This Demolition Alert is being brought to you courtesy of the ongoing Demographic Winter which is enemy #1 to Northern New England’s towns and villages. The Morning Sentinel is reporting today that the St. Francis de Sales Catholic Church in Waterville, Maine will be closed and demolished in order to make room for–drum roll please–elderly housing. You just can’t make this stuff up.
A 137-year-old Catholic church in a prominent city spot will be torn down and an elderly housing complex will go up in its place.
That proposal, concerning the St. Francis de Sales Church at 52 Elm St., has been made by Waterville-based Corpus Christi parish. An application for the elderly housing building is pending before the U.S. Department of Housing and Urban Development and the city’s Planning Board . . .
Driving the building decisions are some unavoidable trends, according to Daniels. Citing a parish census that was conducted recently, Daniels said the area churches see about 2,300 families on a given weekend — a number that would have described those who attended a single church 20 years ago.
The census also showed that the parish population, much like the state of Maine’s, is aging. About 65 percent of the parish population is age 50 or older, while just 35 percent are younger than that.
Last year, the parish saw 194 funerals and 64 infant baptisms — representing a 3-to-1 ratio.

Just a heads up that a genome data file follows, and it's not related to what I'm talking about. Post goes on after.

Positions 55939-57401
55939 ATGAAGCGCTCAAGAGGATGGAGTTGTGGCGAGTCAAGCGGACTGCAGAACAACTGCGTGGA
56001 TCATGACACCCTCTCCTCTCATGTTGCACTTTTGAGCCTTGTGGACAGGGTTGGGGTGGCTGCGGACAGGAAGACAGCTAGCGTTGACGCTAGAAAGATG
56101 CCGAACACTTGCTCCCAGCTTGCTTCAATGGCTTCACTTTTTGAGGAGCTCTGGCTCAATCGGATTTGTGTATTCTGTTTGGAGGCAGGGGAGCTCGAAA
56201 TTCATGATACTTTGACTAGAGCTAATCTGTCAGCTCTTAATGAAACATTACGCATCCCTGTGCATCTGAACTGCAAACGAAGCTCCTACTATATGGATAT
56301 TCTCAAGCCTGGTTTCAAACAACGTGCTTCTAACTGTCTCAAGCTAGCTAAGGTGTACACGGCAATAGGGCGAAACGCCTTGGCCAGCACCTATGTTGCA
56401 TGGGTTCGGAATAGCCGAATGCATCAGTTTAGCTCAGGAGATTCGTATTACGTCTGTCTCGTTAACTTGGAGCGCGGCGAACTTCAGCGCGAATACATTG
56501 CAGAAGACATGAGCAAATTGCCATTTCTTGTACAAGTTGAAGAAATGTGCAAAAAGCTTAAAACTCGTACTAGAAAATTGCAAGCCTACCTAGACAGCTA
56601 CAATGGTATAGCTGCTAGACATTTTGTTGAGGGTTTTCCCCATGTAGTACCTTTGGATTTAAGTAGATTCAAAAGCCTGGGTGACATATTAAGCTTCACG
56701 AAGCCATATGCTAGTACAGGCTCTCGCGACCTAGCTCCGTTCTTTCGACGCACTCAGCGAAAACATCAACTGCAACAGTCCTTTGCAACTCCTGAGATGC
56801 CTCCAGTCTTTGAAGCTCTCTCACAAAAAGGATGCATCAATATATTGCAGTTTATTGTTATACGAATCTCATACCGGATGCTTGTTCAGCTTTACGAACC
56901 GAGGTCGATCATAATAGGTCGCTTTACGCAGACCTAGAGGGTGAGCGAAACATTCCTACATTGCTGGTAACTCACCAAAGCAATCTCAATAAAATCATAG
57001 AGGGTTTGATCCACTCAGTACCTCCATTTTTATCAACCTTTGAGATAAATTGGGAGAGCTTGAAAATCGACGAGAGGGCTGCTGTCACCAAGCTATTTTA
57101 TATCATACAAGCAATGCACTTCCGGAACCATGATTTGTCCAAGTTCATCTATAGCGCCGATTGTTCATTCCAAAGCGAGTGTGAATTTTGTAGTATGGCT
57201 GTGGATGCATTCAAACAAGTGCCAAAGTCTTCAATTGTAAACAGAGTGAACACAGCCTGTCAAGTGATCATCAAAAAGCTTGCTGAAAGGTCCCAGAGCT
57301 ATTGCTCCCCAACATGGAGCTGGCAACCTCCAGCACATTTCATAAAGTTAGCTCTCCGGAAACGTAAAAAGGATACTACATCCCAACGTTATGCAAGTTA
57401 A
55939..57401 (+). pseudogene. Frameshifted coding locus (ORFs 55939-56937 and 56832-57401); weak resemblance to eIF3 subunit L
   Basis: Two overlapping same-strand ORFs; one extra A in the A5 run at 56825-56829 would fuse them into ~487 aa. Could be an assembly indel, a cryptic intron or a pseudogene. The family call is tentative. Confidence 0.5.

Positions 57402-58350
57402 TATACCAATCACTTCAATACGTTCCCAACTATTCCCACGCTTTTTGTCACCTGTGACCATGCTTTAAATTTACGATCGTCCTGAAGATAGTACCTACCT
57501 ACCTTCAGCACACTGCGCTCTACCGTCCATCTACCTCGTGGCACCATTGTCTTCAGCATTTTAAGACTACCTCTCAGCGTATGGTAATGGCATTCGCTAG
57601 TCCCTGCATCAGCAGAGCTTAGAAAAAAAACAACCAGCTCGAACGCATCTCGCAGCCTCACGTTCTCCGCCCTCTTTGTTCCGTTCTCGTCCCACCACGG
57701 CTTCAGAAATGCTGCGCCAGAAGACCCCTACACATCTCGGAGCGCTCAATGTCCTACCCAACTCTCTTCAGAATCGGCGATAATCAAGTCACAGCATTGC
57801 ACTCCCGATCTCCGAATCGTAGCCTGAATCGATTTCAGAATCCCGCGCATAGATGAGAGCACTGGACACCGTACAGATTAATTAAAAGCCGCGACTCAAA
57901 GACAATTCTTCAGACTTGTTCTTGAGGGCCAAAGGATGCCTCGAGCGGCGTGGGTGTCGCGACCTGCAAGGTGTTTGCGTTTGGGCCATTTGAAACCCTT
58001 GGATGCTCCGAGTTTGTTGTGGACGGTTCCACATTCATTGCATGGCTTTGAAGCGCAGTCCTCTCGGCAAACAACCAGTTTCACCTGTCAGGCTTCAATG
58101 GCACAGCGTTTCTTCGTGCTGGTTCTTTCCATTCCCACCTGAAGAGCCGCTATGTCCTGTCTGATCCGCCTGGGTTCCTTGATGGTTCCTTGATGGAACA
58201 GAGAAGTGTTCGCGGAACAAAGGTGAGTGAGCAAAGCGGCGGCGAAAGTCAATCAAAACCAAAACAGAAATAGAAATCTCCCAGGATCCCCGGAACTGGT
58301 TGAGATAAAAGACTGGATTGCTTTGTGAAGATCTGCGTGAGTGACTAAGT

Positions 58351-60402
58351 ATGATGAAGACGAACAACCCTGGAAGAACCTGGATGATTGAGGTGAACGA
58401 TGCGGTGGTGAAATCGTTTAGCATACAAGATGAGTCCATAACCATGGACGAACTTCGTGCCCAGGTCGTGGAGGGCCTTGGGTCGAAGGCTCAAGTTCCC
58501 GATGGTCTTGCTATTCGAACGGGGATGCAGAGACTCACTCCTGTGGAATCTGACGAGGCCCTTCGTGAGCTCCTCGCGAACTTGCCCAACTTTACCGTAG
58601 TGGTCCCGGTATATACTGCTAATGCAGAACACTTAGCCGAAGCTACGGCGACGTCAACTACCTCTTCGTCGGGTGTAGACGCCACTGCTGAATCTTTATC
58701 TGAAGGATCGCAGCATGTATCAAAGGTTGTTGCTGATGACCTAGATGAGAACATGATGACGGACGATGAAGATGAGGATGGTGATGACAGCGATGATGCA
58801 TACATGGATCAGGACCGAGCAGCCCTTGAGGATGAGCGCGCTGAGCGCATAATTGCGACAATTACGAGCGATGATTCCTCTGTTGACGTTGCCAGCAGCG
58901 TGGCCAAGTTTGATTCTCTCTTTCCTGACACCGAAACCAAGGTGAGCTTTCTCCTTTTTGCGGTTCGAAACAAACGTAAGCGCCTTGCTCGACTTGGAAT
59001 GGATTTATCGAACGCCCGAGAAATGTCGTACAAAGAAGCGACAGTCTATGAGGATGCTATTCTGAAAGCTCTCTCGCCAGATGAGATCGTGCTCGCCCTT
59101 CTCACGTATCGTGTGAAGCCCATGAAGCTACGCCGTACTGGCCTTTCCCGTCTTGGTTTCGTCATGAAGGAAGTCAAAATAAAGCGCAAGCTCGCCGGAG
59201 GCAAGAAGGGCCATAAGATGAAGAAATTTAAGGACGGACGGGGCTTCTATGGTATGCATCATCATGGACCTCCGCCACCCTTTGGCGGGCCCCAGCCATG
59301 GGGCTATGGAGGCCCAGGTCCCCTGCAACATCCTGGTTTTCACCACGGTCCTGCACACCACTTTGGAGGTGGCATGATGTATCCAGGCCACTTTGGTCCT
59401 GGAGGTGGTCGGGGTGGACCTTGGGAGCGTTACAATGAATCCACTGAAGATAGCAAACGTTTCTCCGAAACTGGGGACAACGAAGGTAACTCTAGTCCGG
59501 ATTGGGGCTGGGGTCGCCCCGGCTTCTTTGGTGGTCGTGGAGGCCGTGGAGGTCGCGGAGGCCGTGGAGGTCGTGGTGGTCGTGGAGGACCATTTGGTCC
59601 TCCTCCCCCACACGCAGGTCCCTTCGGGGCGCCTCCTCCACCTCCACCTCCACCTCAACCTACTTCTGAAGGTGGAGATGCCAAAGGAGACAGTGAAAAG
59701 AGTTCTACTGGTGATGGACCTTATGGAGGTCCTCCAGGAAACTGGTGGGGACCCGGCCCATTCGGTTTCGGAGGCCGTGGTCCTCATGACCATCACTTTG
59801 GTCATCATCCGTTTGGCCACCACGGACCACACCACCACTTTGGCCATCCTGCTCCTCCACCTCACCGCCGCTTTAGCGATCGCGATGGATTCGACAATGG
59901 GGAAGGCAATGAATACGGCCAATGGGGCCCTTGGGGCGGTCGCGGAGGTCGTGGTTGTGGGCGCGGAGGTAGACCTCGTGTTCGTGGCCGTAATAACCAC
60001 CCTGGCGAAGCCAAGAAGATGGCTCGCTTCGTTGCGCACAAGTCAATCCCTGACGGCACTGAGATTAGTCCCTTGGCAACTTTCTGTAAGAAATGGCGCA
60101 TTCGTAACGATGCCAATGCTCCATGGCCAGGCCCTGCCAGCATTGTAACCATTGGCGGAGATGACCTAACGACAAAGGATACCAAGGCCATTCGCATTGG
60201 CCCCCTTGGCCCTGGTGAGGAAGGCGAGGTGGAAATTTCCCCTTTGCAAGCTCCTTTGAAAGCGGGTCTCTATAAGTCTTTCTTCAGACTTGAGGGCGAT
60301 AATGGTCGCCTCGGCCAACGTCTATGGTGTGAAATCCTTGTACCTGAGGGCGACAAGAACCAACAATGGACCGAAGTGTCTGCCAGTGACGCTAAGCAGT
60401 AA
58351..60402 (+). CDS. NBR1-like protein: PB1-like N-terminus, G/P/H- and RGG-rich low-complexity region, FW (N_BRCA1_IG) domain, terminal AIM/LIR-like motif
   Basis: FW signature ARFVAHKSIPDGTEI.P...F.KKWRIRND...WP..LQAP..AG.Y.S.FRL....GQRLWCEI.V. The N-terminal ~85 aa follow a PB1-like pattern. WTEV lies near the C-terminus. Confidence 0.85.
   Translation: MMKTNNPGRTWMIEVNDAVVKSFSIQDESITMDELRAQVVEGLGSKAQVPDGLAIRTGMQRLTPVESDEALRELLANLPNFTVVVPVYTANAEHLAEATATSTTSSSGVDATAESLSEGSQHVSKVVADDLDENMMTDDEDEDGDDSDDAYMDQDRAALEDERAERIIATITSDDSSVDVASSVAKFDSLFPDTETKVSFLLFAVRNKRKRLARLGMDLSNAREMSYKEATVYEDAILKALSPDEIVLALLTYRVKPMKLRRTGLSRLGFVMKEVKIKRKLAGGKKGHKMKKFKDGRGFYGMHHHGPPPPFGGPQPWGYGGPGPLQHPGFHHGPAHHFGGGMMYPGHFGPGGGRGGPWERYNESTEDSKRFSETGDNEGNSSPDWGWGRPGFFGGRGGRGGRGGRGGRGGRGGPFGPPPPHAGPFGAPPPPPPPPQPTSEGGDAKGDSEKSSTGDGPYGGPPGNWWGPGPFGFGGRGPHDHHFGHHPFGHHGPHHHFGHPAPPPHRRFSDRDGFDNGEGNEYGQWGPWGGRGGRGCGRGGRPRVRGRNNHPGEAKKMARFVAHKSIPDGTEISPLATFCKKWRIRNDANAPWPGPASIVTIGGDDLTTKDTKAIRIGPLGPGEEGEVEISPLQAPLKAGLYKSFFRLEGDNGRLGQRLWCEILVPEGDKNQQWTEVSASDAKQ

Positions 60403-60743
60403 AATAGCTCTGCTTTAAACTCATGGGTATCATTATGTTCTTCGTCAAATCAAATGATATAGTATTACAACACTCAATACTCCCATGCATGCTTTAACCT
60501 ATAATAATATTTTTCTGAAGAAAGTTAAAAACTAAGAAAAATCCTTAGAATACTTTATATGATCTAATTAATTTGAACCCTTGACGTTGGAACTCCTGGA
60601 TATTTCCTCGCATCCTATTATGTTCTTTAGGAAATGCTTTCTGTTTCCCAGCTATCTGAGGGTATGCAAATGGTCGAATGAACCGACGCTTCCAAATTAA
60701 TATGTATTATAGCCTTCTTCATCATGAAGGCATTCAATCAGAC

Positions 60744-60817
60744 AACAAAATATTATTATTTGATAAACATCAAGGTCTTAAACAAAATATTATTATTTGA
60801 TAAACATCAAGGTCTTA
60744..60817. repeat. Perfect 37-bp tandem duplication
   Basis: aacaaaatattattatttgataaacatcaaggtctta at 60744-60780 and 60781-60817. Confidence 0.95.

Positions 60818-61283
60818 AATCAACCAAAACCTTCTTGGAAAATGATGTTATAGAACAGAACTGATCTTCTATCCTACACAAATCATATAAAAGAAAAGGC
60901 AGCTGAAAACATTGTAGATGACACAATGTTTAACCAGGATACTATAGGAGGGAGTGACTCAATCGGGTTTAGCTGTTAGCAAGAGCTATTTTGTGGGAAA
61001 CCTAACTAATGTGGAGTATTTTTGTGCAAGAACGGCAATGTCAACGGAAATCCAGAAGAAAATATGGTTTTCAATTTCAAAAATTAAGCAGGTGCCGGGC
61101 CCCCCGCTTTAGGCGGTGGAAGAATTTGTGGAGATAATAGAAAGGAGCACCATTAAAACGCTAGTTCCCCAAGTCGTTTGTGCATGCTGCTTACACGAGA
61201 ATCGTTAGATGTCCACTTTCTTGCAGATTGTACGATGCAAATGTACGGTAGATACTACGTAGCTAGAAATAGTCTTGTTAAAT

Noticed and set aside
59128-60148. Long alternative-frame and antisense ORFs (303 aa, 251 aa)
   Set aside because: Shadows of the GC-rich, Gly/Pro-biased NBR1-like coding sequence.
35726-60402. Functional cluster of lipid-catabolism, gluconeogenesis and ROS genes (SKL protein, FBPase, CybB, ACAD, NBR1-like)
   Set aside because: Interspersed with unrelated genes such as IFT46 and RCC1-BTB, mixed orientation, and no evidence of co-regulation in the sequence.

The soaring cost of heating fuel has also taken its toll. Last year the parish paid $2.40 a gallon, this year it was $3.40 a gallon and was recently projected to be higher. The church closures would save the parish more than $75,000 in heating expenses, Daniels said.
The severe winter also affected parishioners, dissuading some of the elderly from traveling to Mass. In general, offeratory donations are also down because people are financially strapped during a tough economy, Daniels said.
See here for interior pictures of the church.
Unfortunately, these types of stories will only become more and more common as the population in Northern New England continues to age. Already, based on median age, Maine is the oldest state in the nation with Vermont at #2 and New Hampshire at #4.
As shown in the chart below, the number of children (under 18) has declined by 72,537 to 686,522 in 2009 from 759,059 in 2000–a 10 percent drop. To put this into perspective, it would be as if the entire population of Aroostook county in Maine just disappeared (71,488 in 2009).
Additionally, the number of people of between 18 and 64 has also declined by 70,251 to 1,122,151 in 2009 from 1,192,402 in 2000–a 6 percent drop. In contrast, the number of people over the age of 65 has increased by 64,670 to 474,775 in 2009 from 410,105–an increase of 16 percent.
This inversion of the age pyramid will have severe economic consequences. The most important, from our perspective, is that there simply won’t be enough people to buy up the current housing stock (assuming we don’t have a flood of in-migration). Home prices will plummet and the number of vacant homes will soar. And as most of you know, an empty house in our weather will soon be a demolished house.
In the short-term, we must encourage in-migration to shore up the population in Northern New England. In the long-term, we need economic development to create more jobs that will encourage our young people to stay and start their own (hopefully large) families.